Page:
is going to equal you getting a promotion in six months- or not. When you have 18-19 years experience under you belt, you’re less likely just to stay at an organization hoping to excel. We hear the clock ticking.
EBONY: Interesting. Let’s talk a little about being a GenX-er of color, or a Black professional across the board. As professionals of color, how can we better position ourselves to be of greater value to these corporations?
CO: We as Black people have been given this advice for so long of just ‘go in and work hard’, “pay the tax.” But a mentor of mine told me: If you can’t be replaced, you can’t be promoted. And if you think about it, why in the world would you get promoted if you do such a great job doing what you do?!
CO: For this reason, I suggest two things for us. First, make sure your direct reports can do your job. Work to get them to the position where the organization can function without you. Secondly, ask for opportunities to operate at the level you want to be. You can’t just sit there and hope someone sees you working. Go to your boss and ask, “What can I take off your plate?” This is the winning question! This one question takes you from being someone of high-performance to someone of high potential.
EBONY: Wow! You need to write a book or something!
CO: Here’s a profound message to keep in mind that a Caucasian mentor enlightened me to: “People of color get promoted based on the work they do. Caucasians get promoted based on what they might be able to do.” Just something to keep in mind.
EBONY: Wow. Interesting. Ok, last question. In terms of professionals of color and gender, what is the difference between Black men and women in corporate America? And what can Black women do differently to become more competitive?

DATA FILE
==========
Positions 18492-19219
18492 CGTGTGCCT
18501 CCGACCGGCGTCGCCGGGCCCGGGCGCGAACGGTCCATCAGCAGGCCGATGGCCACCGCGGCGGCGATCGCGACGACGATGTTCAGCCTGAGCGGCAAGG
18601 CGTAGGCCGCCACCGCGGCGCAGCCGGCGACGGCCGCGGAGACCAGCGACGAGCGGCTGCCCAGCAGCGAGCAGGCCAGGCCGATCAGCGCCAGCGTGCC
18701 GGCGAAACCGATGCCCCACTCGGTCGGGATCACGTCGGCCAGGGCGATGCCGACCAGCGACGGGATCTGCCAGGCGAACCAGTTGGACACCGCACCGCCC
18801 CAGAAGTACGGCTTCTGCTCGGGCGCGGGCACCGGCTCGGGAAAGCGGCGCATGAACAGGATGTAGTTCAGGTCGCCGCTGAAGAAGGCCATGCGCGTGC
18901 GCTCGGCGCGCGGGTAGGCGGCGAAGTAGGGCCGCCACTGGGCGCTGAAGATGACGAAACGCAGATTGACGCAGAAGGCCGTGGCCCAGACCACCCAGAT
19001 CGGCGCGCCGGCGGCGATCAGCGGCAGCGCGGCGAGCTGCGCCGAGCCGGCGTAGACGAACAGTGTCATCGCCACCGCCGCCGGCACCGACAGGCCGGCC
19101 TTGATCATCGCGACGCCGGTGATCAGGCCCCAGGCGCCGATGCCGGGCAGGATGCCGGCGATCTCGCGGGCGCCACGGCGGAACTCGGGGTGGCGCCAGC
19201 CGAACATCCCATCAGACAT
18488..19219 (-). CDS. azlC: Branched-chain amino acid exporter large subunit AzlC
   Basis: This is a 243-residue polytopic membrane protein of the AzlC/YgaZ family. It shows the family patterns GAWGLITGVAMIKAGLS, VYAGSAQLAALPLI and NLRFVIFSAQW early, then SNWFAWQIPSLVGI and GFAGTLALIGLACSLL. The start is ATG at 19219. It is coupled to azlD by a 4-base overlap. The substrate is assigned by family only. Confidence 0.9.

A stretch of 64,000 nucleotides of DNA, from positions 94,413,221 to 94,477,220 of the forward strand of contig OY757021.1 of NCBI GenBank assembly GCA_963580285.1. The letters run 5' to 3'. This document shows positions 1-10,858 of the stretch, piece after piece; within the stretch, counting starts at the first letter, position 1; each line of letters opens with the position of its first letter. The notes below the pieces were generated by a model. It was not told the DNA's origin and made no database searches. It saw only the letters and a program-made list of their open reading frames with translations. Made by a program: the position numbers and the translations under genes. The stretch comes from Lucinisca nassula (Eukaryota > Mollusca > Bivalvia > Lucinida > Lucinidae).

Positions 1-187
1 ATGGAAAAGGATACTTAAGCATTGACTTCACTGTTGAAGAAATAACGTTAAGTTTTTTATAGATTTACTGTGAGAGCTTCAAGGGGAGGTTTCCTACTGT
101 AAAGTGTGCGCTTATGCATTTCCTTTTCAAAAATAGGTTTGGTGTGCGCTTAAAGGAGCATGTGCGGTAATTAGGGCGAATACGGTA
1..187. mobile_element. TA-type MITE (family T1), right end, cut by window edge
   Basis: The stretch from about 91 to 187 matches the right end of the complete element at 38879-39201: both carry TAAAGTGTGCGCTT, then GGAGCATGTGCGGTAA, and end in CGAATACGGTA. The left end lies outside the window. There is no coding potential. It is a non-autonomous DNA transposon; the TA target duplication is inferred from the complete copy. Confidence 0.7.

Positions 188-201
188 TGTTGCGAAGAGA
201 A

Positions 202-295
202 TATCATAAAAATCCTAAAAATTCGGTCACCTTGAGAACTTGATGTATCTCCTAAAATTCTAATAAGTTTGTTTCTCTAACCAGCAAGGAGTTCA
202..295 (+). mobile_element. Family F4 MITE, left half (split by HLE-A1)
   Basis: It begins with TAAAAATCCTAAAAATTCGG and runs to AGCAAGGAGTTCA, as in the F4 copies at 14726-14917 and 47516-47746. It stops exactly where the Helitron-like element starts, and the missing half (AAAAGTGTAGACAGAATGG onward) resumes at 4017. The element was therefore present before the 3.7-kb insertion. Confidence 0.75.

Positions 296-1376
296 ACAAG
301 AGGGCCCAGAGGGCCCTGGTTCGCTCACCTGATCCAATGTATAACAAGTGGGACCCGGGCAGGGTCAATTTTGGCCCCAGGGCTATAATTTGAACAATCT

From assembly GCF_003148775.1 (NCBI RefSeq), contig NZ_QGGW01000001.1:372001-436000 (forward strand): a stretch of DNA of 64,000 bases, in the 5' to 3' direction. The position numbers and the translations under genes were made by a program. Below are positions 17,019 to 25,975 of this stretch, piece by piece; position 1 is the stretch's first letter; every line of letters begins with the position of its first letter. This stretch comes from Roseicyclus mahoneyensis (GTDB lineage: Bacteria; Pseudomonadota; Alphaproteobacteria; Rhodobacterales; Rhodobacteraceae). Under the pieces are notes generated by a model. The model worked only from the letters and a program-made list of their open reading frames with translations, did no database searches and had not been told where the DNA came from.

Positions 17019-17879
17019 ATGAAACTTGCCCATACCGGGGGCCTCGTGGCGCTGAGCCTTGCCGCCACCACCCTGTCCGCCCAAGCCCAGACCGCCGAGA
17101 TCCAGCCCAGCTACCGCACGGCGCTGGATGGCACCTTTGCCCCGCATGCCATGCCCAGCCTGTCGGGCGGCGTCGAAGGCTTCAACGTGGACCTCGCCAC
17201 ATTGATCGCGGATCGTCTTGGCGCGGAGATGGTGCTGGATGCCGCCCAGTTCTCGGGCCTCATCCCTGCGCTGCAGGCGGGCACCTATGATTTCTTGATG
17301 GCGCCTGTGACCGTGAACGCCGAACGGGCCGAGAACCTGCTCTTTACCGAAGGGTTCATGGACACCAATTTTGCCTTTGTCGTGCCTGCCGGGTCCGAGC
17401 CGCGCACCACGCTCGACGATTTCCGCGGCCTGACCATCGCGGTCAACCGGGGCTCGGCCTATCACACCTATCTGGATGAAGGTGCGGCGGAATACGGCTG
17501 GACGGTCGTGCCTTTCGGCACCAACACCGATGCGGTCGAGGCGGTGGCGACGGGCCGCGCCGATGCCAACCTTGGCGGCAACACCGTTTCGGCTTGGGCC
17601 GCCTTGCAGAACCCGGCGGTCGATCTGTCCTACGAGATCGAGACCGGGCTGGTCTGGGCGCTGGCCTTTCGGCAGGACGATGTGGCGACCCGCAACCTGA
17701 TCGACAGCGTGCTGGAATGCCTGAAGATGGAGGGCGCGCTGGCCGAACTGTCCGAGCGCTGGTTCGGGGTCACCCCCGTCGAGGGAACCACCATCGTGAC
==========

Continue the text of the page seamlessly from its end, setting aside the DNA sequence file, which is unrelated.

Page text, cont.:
CO: I’ll start with the second question first. What I’ve found most effective, as a Black man moving up the [corporate] ladder is to seek out the people who were at the top of their game within the organization; typically those people happened to be Caucasian males. Women, Black women especially, tend to seek out other women to build a mentor relationship. While there is nothing wrong with that, I would suggest to a young Black woman to find a Caucasian male to be her mentor. And I say this because Caucasian males are in places in the organization and having conversations, regardless of ethnicity, that a woman is not privy to. This relationship can prove highly beneficial for Black women trying to be more competitive in corporate America.
EBONY: I think you’re on to something here, Dr. Odom.
CO: Also, we [Black professionals] need to be more forward with asking to connect with people. When you are in an organization, build your network to look like your bosses network. We [Black people] tend to build comfort zones instead of networks. Ask your boss who are the people you should be talking to, and seek to have coffee with them. When you do have that coffee, ask him/her the same thing and keep it going.
This says two things: 1. You are looking to build your network; which is key. 2. It allows your boss to have ownership over your relationships. See now, those people will go back to your boss and tell him/her how great you are, thereby making your boss look amazing for bringing you in.
EBONY: I am floored. Speechless. So this is the game?
CO: Yes, this is the game. And I didn’t learn it from us. I learned it from older Caucasian males…. Regardless of gender or race, we have to seek out those power brokers that will take you to places the people who look like you may not.
EBONY: Well, thank you for enlightening me this evening. This has been quite the conversation. It truly crosses many generations but I especially hope it helps your peers get unstuck.
CO: You are very welcome. It has been a pleasure. I hope so too.
Ebonie Johnson Cooper is a freelance writer and young philanthropist. Her energy can be read weekly on Friends of Ebonie. Her favorite food is food, ice cream and cheesecake. Home is Brooklyn, NY. Follow her on @EbsTheWay.